Inspiration and creativity require one thing: Space. The very thing that our quest for productivity would have us eliminate. We’ve been sold a line that we must hustle ad infinitum, and bought it wholesale with little awareness of the implications.

Nothing happens without perspiration. It is the core characteristic of successful founders, and foundational. But successful founders get that part, and then go too far.

With the way we glorify the hustle as founders and leaders, is it really a surprise that true inspiration and creativity have become so rare? Why everyone is just the “AirBnb for pet crates” or the “Uber for luggage”?

Scaling value while also scaling variability

Scaling a business, we’re told, is about establishing processes, procedures and workflows, to ensure that the value that you created when you were small persists as you grow. The goal being to ensure that every experience your new customers have is of the same value as the experiences your early customers had. To do so, it seems, you have to eliminate variability to prevent substandard customer experiences.

But variability drives innovation. Without random variation, single celled organisms never evolve into human beings, and nobody even has the luxury of thinking about scale. Variability is the singular engine driving adaptation, growth, and increasingly, in the rapidly changing world we live in, survival.

So can we scale both value and variability? Should we?

You simply can’t replicate the chaos that permeates an early stage startup as a company grows, and you shouldn’t want to. We all have enough grey hairs from that time. But if we convince ourselves that there is a “right way”, then our teams will hew ever closer to that. Then, innovation stops, people get caught up in dogma, and the company struggles to meet evolving expectations in a dynamic market.

Even though everyone in the company is doing everything “right.”

What if we aimed instead to scale not only the value creation that we cultivated at a small size, but also the variability that helped us find that value creation in the first place?

As an example, what if instead of a “right way”, we instead scaled a “default way” for our teams (HT: Aaron Dignan), while also giving them autonomy to deviate if it made sense? If we did this, our teams could do what had been proven effective in the past, but they could also change things if they thought it was for the better. They might be wrong, or they might be right, but either way the organization would be smarter having conducted the experiment.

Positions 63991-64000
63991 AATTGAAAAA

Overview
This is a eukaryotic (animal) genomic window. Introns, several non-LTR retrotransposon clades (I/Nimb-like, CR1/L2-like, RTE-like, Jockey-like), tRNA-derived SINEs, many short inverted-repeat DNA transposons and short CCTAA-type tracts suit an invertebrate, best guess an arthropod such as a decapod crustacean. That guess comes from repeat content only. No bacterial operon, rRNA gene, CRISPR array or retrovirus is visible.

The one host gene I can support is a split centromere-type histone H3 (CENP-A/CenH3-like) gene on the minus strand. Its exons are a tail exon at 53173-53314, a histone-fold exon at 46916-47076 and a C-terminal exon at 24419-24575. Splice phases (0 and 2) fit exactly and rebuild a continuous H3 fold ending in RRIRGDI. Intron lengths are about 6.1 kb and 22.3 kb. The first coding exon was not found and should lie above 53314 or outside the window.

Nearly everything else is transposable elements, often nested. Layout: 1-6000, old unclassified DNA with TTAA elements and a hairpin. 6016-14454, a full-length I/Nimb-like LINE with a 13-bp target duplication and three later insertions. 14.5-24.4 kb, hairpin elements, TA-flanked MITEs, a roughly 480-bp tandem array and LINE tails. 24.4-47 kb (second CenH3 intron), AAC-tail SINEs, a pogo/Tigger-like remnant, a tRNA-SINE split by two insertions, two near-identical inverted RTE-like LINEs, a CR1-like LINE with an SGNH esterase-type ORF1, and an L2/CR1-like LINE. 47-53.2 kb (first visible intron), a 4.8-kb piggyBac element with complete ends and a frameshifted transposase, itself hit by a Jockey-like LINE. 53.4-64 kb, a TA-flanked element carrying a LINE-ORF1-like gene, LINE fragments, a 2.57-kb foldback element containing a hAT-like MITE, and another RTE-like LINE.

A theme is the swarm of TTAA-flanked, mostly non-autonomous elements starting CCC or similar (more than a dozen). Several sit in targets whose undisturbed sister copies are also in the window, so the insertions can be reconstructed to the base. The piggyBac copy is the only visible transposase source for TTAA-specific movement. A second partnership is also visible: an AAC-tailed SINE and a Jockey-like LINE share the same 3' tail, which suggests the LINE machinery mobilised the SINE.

Might we be able, this way, to scale customer experiences better than the ones we first had success with?

The case for the startup psychologist

Cofounders are effectively married, so why do we not invest in couples therapy for startups? It works.

There is no more fundamentally important relationship inside a company than between its cofounders, and no area in which things can get more royally screwed. By extension, that applies with only a very slight reduction to the founding team and/or leadership team, the group of people with varying functional areas who through their relationships guide the direction and success of the company.

Market, strategy, culture, all of these things are important. But none of them can overcome bad relationships within the leadership of a company.

So why do we, as founders and investors, not invest in nurturing and securing those relationships? And in the rare cases where we do consciously, why do we expect success from people without any professional expertise?

We rely on board members, usually business leaders all, and the founding team itself to fix these matters. This is like handing a drill to Mike from Accounting and asking him to fix your cavity. He’s not trained in dentistry, so you don’t hand him a drill.

A board and founding team are not doctors in psychology (much less do they possess the required dispassion to do the job with objectivity), so why in the world do we so unquestioningly trust them with managing the psychological dynamics of the leadership team, the single largest lever in our organizations?

I’m piling on here, as it is definitely encouraging to see groups like Freestyle Capital investing in the mental health of their founders. This is critically important and they are pushing the envelope, far, to do even that, but it’s about more than the mental well-being of the individual. We need to go farther, and invest in the mental well-being of the leadership team (if not the organization).

Innovation in the fight game

Ducking a superman punch to open the fight, Donald Cerrone grabbed at Conor McGregor, wrapping up the shorter striker’s arms in a clinch.

The fight prior, Holly Holm leveraged the clinch dozens of times in a 15-minute contest on her way to a win against Raquel Pennington, illustrative of just how frequent this technique is. By tieing up all four arms the fight grinds to a halt. The fighters push and grind against one another, trying to establish an angle to strike while avoiding being taken to the ground.

But McGregor changed the sport of MMA last night in Las Vegas when, his arms tied up in a clinch, he crouched and launched himself shoulder-first into Cerrone’s cheekbone. McGregor shouldered his opponent’s face thrice more before Cerrone finally backed away. By then his nose was broken, and the fight was over 20 seconds later. Cerrone never landed one strike.

“I’d never seen anything like that before,” Cerrone, a veteran of over 50 professional fights, said afterward. Joe Rogan, who sits cageside for nearly every UFC event, agreed.

Nobody had. Shoulders were irrelevant in the thousands of fights and perhaps millions of clinches prior. But this morning, fighters around the world began drilling shoulder strikes in the clinch, and we’ll see more shoulder knockouts to come.

Innovation is obvious in hindsight. But every “industry standard” practice has a beginning, before which that practice seemed as weird as jump-punching someone with your shoulder. Or jumping up and throwing the ball down, rather than shooting it up into the hoop.

Someone always has to go first.